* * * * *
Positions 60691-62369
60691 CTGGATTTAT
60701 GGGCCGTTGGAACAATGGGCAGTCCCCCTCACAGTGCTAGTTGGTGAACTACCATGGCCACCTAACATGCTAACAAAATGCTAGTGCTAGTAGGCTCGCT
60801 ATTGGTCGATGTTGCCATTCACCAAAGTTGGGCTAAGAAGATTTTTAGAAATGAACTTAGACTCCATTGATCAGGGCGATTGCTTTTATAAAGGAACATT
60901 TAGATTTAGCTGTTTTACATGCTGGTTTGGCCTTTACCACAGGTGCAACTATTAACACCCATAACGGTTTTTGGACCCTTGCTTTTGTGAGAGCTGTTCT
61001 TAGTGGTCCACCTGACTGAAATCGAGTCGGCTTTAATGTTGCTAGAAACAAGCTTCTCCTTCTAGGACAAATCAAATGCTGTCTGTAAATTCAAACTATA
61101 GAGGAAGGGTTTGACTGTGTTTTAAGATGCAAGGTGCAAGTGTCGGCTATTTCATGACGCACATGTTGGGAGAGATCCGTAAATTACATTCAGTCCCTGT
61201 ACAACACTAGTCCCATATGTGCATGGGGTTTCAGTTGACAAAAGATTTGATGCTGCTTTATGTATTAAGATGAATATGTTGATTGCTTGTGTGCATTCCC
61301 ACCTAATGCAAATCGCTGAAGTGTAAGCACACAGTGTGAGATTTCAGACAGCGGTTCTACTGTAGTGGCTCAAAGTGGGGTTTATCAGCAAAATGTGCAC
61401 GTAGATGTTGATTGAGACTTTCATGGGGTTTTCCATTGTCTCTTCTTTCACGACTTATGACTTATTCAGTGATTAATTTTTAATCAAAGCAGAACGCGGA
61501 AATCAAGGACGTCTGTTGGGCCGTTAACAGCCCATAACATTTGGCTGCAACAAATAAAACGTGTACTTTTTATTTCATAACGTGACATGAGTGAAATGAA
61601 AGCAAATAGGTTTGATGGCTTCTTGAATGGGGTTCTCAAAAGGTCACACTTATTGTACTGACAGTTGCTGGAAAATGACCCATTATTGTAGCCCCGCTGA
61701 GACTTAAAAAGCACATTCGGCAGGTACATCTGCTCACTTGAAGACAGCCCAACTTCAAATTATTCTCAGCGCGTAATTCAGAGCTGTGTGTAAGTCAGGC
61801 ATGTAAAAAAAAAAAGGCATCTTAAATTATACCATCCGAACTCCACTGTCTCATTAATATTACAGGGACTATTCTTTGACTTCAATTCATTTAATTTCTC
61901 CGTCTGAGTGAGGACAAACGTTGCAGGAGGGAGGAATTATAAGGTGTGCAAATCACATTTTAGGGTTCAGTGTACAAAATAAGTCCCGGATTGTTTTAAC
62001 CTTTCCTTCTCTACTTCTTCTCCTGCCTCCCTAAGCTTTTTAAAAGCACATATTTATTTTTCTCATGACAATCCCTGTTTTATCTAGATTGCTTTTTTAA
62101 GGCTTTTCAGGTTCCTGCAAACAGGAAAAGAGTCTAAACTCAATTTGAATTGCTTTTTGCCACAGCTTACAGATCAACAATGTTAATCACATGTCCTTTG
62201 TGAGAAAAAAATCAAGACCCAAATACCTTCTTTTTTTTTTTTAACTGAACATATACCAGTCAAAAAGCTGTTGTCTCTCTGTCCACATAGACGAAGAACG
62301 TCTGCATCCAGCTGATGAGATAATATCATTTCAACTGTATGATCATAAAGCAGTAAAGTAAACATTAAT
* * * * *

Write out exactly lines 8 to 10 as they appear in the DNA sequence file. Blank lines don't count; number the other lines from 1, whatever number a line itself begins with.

61201 ACAACACTAGTCCCATATGTGCATGGGGTTTCAGTTGACAAAAGATTTGATGCTGCTTTATGTATTAAGATGAATATGTTGATTGCTTGTGTGCATTCCC
61301 ACCTAATGCAAATCGCTGAAGTGTAAGCACACAGTGTGAGATTTCAGACAGCGGTTCTACTGTAGTGGCTCAAAGTGGGGTTTATCAGCAAAATGTGCAC
61401 GTAGATGTTGATTGAGACTTTCATGGGGTTTTCCATTGTCTCTTCTTTCACGACTTATGACTTATTCAGTGATTAATTTTTAATCAAAGCAGAACGCGGA